Mammograms May Not Be Fool-Proof at Catching Second Cancers
Finding points to need for vigilance in watching for symptoms between screenings, expert says
TUESDAY, Feb. 22, 2011 (HealthDay News) -- In women who have had breast cancer, annual mammograms help detect second breast cancers, but they're not as effective in women who have never had the disease, new research suggests.
"Screening mammography does work well in women with a history of breast cancer, so they should continue to get their annual screening mammogram," said Diana Miglioretti, senior investigator at Group Health Research Institute in Seattle and a co-author of the new research. "But they also need to remain vigilant because they are at increased risk of cancers not detected on mammography that show up between mammograms."
In their study, published in the Feb. 23 issue of the Journal of the American Medical Association, Miglioretti and her colleagues found that false positives and interval cancers were both higher in women with a history of breast cancer than in those without such history. False positives are an initial finding of cancer that turns out to be benign based on additional testing. Interval cancers are those found between mammograms, either through additional tests or symptoms.
The researchers evaluated 12 years of data from 58,870 screening mammograms in 19,078 women with early-stage breast cancer and an equal number of mammograms in another 55,315 women who had never had breast cancer. The women were matched on such factors as age and breast density, a risk factor for cancer, with higher density increasing risk.
Within a year of the screening, 655 cancers were found in women with a breast cancer history and 342 in those without.
Mammograms had detected 76.5 percent of the cancers in women who had never had breast cancer and 65.4 percent in those who had previously had the disease. As for false positives, 1 percent of the women without a history of breast cancer were referred for biopsy but ended up being cancer-free, compared with 1.7 percent of those with a breast cancer history.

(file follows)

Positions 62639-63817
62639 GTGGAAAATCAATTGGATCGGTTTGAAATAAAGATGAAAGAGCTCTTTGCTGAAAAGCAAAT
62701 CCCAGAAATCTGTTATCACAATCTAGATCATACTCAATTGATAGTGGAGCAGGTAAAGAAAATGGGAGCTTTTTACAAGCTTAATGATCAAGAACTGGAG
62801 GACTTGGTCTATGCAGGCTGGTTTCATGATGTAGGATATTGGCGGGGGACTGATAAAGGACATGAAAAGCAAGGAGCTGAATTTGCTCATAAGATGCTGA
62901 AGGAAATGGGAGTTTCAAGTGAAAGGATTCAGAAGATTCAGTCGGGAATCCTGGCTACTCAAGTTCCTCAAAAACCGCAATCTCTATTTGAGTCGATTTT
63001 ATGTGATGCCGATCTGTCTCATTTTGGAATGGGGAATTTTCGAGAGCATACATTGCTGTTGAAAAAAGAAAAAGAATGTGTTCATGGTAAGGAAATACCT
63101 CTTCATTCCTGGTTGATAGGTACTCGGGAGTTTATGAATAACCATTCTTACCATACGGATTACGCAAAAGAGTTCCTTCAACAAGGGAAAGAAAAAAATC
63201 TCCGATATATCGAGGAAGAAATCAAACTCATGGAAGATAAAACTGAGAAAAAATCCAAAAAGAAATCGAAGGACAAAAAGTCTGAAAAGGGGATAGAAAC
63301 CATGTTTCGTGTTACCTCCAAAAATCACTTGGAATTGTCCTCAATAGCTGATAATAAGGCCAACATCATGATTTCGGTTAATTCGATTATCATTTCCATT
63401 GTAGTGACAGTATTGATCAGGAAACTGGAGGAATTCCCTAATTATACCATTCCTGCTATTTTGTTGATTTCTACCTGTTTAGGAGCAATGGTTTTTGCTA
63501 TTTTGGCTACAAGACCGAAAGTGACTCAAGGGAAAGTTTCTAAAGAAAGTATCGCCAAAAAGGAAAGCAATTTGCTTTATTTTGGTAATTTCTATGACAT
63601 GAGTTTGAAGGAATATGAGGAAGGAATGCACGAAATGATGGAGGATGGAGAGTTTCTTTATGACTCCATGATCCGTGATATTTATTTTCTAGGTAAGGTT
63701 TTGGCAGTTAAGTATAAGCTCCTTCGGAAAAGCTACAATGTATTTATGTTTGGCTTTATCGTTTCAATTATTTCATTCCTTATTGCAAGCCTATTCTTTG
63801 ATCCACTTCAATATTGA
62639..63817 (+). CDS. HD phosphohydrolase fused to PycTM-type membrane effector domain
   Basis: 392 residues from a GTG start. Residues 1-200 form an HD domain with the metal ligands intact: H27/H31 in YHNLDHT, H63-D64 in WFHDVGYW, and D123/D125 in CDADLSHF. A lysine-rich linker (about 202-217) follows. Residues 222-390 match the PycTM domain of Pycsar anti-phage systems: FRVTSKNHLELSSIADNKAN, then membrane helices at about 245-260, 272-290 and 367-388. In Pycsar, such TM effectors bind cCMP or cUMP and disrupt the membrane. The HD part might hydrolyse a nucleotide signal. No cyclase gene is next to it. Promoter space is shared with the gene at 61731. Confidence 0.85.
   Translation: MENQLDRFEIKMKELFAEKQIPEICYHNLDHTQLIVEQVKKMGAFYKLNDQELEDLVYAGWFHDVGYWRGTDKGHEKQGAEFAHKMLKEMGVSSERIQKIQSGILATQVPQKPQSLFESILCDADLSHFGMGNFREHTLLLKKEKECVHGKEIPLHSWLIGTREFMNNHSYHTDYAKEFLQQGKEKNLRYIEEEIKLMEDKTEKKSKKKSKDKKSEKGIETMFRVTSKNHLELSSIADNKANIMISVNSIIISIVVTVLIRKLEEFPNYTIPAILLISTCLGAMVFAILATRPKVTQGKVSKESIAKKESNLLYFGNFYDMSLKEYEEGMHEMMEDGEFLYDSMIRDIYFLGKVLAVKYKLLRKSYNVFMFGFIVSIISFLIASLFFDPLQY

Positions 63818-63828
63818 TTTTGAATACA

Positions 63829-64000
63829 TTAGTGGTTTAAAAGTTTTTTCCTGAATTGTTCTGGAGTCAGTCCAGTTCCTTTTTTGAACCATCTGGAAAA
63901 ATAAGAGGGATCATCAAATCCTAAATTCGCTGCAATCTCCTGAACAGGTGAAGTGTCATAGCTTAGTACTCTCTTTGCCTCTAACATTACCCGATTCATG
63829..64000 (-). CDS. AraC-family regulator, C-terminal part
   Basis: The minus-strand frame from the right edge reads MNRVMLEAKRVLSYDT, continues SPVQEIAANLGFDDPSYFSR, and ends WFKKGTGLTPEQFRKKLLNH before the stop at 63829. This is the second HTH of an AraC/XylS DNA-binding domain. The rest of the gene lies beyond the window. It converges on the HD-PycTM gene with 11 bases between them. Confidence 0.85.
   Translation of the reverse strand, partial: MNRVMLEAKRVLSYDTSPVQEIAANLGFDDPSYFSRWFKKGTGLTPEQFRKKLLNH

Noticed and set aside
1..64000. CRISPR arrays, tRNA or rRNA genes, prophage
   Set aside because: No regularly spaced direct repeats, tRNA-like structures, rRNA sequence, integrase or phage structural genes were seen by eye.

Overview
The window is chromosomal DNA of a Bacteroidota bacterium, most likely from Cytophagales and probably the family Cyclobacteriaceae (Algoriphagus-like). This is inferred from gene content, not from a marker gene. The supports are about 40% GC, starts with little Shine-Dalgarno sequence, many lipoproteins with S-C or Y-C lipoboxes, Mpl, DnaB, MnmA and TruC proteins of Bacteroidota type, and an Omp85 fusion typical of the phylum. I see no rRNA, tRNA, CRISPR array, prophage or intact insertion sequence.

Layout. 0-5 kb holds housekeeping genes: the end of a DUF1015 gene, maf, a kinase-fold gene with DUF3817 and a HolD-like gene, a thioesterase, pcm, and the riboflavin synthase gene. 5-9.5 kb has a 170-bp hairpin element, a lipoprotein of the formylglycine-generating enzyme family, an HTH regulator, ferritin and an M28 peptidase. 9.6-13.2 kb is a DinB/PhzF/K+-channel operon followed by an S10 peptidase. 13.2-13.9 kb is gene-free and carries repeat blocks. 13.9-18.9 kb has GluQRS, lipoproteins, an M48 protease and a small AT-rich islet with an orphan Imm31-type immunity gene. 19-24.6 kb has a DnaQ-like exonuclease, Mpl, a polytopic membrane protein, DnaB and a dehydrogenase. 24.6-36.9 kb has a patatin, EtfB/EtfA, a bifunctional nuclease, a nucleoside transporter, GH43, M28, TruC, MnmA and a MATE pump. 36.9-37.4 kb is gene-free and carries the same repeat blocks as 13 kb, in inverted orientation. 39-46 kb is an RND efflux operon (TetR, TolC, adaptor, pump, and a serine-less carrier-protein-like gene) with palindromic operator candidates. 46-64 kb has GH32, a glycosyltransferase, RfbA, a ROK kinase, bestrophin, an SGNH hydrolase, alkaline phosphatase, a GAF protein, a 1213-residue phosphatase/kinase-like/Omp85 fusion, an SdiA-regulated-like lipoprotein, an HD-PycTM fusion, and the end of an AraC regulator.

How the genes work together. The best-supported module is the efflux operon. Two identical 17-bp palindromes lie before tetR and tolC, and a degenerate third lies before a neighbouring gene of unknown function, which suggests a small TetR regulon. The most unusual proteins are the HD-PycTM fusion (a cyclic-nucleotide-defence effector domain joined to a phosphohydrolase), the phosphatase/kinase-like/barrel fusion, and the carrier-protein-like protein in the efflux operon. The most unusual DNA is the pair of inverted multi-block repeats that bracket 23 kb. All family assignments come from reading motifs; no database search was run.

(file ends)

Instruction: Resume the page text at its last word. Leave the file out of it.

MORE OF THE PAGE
The interval cancer rate was 3.6 per 1,000 screenings in those with a history and 1.4 per 1,000 in those without, the investigators found.
Women with a history of breast cancer were also more likely to be called back for additional imaging or biopsies: 18 percent called back, compared with 8.3 percent of the others.
"I think it's mostly positive news," Miglioretti said. "Of the ones that are missed, most of them are early stage." It points to the need, she said, for women to remain vigilant about screening after their breast cancer treatment -- and to report any symptoms to their doctor immediately.
Dr. William Audeh, medical director of the Samuel Oschin Cancer Center and the Wasserman Breast Cancer Risk Reduction Program at Cedars-Sinai Medical Center in Los Angeles, described the findings as "not at all surprising." He reviewed the study but was not involved in it.
After surgery and radiation, he said, a woman's breasts have changed, and there is a greater chance that a radiologist will think that something is abnormal simply because of the changes. "That helps explain the false positives," Audeh said.
And though mammography did not catch all cancers in the women with a breast cancer history, the study still points out the value of the test, he said.
Robert Smith, director of cancer screening for the American Cancer Society, agreed.
"Despite poorer performance compared with women without a prior history of breast cancer, overall screening mammography was effective at detecting the majority of breast cancer in women with a [history] at an early favorable stage, with the majority of tumors being diagnosed as ductal carcinoma in situ or stage 1," Smith said.
A trend among cancer specialists, Audeh said, is to tailor follow-up for a woman who has had breast cancer. For those who have dense breasts and are younger than 50, for example, "we can alternate mammograms with breast MRIs," with one of the tests every six months, he said.
WomensHealth.gov has more on mammograms.